Initiative will support student-led projects that benefit local populations
The brainchild of a group of McGill medical students, the Community Health and Social Medicine Incubator (CHASM) recently launched with the goal of providing funding of up to $1000, mentorship and a curriculum for student-led initiatives that work to address the unique health needs of local marginalized populations.
In an effort to encourage students to take action and transform their ideas into impactful projects, the CHASM will employ a program structure similar to more conventional corporate incubators, adapting it to community health and social medicine. To help with the projects, the students have recruited Faculty mentors from across McGill with expertise ranging from social medicine to organizational strategy, who will be paired with the projects that are selected based on fit.
The birth of CHASM
With a strong emphasis on public health within McGill’s MDCM curriculum, students are taught early on in their medical training that health outcomes are largely determined by social factors such as income and education. “We saw this at play in our clinical experiences, where patients frequently present to the emergency room for diagnoses that are closely linked to their social circumstances, and especially so for traditionally marginalized groups, like refugees, the LGBTQ community and patients with mental illness,” notes fourth-year medical student Koray Demir, one of CHASM’s founders. “So, it felt as though a lot of our work on the clinical frontlines was reactionary rather than proactive and not addressing the root causes of their presentation in the first place.“ Despite its inclusion in the curriculum, students didn’t feel that a specific framework existed that supported initiatives to tackle these social inequalities from a health perspective. “Creating CHASM made sense as a way to give structure and resources to
student-led health projects based in local, historically marginalized communities,” says David-Dan Nguyen, a first-year medical student and one of the project’s leaders.
The idea for CHASM crystallized for Koray, who is also Senior VP of Global Health for the McGill Medical Students’ Society (MSS), over lunch with a close friend who had recently switched from health sciences to computer science. “We were locked in a debate about the future of both fields when he stressed the exploding popularity of coding culture, citing large attendance at Hackathons and the impact of local start-ups as signs that programming was the future,” he explains. “I had been reflecting for a while on how to use the platform of VP Global Health to drive evidence-based change in local, underserved communities, but things fell into place at that moment. It made sense to design a model that was inspired by the best of start-up culture, but that applied those principles to non-profit, community-based projects that were tasked with ethically and sustainably improving health outcomes.”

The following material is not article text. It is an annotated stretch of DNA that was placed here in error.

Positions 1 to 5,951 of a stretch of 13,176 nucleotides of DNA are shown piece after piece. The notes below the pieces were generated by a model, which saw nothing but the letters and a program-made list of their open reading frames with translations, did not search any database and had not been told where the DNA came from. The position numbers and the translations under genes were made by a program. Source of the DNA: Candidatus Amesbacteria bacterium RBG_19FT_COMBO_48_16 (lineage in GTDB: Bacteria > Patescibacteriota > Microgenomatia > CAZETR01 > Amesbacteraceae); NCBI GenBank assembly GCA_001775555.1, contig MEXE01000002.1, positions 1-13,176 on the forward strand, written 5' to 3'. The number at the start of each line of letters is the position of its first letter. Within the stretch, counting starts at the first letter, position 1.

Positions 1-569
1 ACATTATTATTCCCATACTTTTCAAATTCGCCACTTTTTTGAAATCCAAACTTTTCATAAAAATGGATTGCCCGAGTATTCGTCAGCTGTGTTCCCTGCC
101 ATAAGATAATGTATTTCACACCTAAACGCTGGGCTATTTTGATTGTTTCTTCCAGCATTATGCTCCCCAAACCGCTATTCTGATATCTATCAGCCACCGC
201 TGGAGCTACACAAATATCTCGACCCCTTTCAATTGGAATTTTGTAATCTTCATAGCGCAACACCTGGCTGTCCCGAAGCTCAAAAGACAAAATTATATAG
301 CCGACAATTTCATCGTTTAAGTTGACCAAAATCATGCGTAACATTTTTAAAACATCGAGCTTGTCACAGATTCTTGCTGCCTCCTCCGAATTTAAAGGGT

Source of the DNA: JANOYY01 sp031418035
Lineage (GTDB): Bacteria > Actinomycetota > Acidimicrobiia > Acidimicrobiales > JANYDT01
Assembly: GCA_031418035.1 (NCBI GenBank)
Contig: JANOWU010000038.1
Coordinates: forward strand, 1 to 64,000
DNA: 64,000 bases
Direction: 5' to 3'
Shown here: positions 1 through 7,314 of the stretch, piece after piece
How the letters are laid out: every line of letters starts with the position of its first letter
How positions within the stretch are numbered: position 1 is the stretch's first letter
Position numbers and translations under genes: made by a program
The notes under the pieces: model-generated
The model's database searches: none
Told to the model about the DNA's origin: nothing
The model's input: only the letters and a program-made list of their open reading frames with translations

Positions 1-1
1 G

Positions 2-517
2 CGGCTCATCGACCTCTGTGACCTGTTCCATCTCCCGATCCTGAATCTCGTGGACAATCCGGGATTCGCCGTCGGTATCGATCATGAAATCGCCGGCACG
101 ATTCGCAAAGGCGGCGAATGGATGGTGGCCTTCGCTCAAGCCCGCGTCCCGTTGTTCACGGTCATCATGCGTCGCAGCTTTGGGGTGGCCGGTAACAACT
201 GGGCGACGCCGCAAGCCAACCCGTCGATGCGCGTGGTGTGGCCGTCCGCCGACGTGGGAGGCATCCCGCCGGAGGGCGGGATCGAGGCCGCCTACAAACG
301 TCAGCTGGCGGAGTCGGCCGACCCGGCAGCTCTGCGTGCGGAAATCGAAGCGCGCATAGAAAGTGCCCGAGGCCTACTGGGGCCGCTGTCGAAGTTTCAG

With support from McGill Global Health Programs and the Faculty of Medicine’s Office of Social Accountability and Community Engagement, the students behind CHASM have set immediate, mid-term and long-term goals for the initiative, beginning with funding an initial three projects and showing that they have measurable health outcomes and sustainable goals while involving the targeted communities in the creation process. Selected teams will receive funding and mentorship, as well as work through a curriculum structured on the principles of social innovation. This includes emphasis on problem solving, critical analysis, and evaluative methodology to create, and sustain, impact. Assistance of experts from various fields and backgrounds will corroborate the curriculum.
If all goes according to plan, they hope that they can expand in the second year to support ten projects, a variety of in-curriculum classes and secure funding for the next four years. The students say that their ultimate goal is to ensure that historically marginalized local populations of Quebec are afforded better health outcomes through community-based initiatives. Graduating teams will have received mentorship, funding, individualized training and operational support, with the expectation that the projects supported should be on the path to being fully self-sustainable.
“One of the CHASM’s guiding values is interprofessionalism, which is why the application process is open to all McGill students,”
explains Julie De Meulemeester, the Junior VP of Global Health for the MSS. “The McGill Association of Students in Healthcare (MASH) has facilitated the MSS’s involvement in numerous interprofessional initiatives. CHASM seemed like the perfect opportunity to extend that collaborative model to a broader group of students and to reflect the importance of all skillsets in community health initiatives.”
The group is continuously seeking advisors with experience in social entrepreneurship, community-action and impact evaluation, in addition to trying to raise additional funds for the initiative.
For more information and the link to apply by the December 1 deadline, visit the CHASM Facebook page: https://www.facebook.com/chasmincubator/
November 16, 2017